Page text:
A.M. Ahad AP

Originally published on Fri September 13, 2013 11:20 am

Families and survivors of the Rana Plaza garment factory disaster in Bangladesh in April who are waiting for compensation from Western companies will have to wait a little longer.

A meeting Thursday of retailers and brands in Geneva, Switzerland, facilitated by the U.N.'s International Labor Organization, ended with only one company announcing measures for the victims: Primark said it would give the families of victims three months' salary.

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Code Switch
10:58 am
Fri September 13, 2013

'Money' And 'Canelo' Punch It Out For Black And Latino Fans

Floyd Mayweather and Saul "Canelo" Alvarez are at the center of one of the biggest sports events of the year, but you wouldn't know it by looking at mainstream sports media.
Anna John Stiff Jab

Originally published on Fri September 13, 2013 5:51 pm

Ex-jock talking heads aside, the nation's sports pages remain overwhelmingly white. That's probably why you're only vaguely aware that for many of us, tomorrow night is the one of the biggest sporting events of the year.

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Planet Money
10:33 am
Fri September 13, 2013

Jobs, Debt And Home Prices Since The Crisis, In Five Charts

Quoctrung Bui / NPR

Originally published on Fri September 13, 2013 4:00 pm

The housing bust started in 2006. The recession started in 2007. But it was in September, 2008 – five years ago this month – that the financial crisis hit its most intense moments. Here's a look at how U.S. households have fared since then.

Correction: The headline initially said "four charts." Thanks to the commenter who pointed out that there are, in fact, five charts in this post.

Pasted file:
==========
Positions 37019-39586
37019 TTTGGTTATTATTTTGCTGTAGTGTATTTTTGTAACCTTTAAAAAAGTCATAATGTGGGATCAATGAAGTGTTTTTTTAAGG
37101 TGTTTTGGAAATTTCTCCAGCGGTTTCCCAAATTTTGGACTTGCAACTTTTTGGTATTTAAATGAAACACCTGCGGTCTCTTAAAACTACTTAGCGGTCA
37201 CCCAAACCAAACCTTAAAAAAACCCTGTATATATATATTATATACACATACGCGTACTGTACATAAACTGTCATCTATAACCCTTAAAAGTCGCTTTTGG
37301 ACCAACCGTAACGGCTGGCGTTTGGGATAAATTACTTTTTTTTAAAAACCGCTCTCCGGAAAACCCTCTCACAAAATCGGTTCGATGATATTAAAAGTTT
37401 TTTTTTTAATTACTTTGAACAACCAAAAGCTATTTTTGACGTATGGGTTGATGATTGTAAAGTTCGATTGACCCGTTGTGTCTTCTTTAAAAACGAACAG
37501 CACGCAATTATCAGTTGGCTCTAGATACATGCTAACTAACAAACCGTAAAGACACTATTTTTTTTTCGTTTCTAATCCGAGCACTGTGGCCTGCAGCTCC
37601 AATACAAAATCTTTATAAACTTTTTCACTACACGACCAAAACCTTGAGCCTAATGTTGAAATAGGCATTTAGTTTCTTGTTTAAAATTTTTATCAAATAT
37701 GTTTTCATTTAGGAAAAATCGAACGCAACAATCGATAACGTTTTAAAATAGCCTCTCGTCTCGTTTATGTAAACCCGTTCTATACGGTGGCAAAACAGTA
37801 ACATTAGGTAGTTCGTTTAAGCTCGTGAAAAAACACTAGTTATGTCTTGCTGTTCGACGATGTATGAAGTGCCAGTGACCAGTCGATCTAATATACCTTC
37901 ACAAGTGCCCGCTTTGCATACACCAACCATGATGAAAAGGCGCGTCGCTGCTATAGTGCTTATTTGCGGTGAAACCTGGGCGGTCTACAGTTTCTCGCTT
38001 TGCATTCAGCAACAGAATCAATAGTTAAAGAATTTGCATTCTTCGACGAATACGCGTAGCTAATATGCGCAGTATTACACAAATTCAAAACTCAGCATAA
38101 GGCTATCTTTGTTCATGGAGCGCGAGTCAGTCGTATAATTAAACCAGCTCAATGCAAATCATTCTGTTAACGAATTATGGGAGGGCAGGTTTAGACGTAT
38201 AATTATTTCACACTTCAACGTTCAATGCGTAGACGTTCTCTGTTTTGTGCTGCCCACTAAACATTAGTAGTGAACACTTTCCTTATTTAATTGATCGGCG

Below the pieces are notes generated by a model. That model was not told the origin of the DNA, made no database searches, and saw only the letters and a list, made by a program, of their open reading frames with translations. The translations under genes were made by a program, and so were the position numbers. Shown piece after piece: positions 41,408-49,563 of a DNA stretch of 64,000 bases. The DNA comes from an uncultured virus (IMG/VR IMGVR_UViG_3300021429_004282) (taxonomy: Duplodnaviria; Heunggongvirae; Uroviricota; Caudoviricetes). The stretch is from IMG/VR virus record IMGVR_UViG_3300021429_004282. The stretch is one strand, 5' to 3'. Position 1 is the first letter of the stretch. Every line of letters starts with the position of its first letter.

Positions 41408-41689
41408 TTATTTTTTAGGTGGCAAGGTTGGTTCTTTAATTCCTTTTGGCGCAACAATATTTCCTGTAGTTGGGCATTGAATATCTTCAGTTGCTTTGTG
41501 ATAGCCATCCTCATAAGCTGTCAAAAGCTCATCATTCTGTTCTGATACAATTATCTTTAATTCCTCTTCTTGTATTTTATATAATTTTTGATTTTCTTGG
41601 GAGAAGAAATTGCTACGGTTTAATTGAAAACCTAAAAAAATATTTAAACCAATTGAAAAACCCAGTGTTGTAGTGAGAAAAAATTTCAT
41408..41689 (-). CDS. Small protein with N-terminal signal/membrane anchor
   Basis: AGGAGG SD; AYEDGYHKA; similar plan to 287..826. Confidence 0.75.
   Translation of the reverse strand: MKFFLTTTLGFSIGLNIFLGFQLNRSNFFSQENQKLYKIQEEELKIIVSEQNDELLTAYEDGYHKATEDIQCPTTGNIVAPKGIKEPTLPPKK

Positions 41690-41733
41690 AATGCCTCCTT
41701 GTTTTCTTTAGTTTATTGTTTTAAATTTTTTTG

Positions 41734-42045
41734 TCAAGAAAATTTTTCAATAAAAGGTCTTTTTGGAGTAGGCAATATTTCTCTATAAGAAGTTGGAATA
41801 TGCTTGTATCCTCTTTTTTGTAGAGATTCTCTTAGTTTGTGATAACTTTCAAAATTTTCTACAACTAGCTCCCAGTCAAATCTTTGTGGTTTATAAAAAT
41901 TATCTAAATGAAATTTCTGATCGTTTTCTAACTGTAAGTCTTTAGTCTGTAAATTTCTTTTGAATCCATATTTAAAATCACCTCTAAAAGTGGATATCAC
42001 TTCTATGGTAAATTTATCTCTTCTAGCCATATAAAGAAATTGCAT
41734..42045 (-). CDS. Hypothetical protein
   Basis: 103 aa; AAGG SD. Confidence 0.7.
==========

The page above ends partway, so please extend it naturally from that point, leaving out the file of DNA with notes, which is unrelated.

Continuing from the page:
Shots - Health News
10:28 am
Fri September 13, 2013

Majority Of Millennial Kids In U.S. Generous To Charities

Jackson Merrick, a sixth-grader from McLean, Va., says he donates half of his allowance to charity.
Morgan Walker NPR

Originally published on Fri September 13, 2013 11:26 am

Millennials might be known to their elders for texts and tattoos, but they're also a pretty giving bunch.

Nearly 9 in 10 millennial kids in the U.S. gave to a charity at least once during two years the researchers asked about, the United Nations Foundation said Thursday. More than half of the kids gave in both years.

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TED Radio Hour
9:40 am
Fri September 13, 2013

What Predictions From 1984 Came True?

Nicholas Negroponte at an early TED conference in 1984.
Courtesy of TED

Originally published on Fri January 24, 2014 9:42 am

Part 1 of the TED Radio Hour episode Predicting The Future.

About Nicholas Negroponte's TEDTalk

Back in 1984, technology leader Nicholas Negroponte was able to predict, with surprising accuracy, e-readers, face to face teleconferencing and the touchscreen interface of the iPhone.

About Nicholas Negroponte

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TED Radio Hour
9:40 am
Fri September 13, 2013

Will GPS Change Our Standards for Privacy?

courtesy of TED

Originally published on Fri January 24, 2014 9:42 am

Part 5 of the TED Radio Hour episode Predicting The Future.

About Todd Humphreys' TEDTalk

Todd Humphreys forecasts the near-future of geolocation when millimeter-accurate GPS "dots" will enable you to find pin-point locations, index-search your physical possessions — or to track people without their knowledge. And the response to the sinister side of this technology may have unintended consequences of its own.

About Todd Humphreys

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TED Radio Hour
9:40 am
Fri September 13, 2013

How Personalized Will Medicine Get?

Ryan Lash TED

Originally published on Thu December 26, 2013 2:16 pm

Part 2 of the TED Radio Hour episode Predicting The Future.

About Nina Tandon's TEDTalk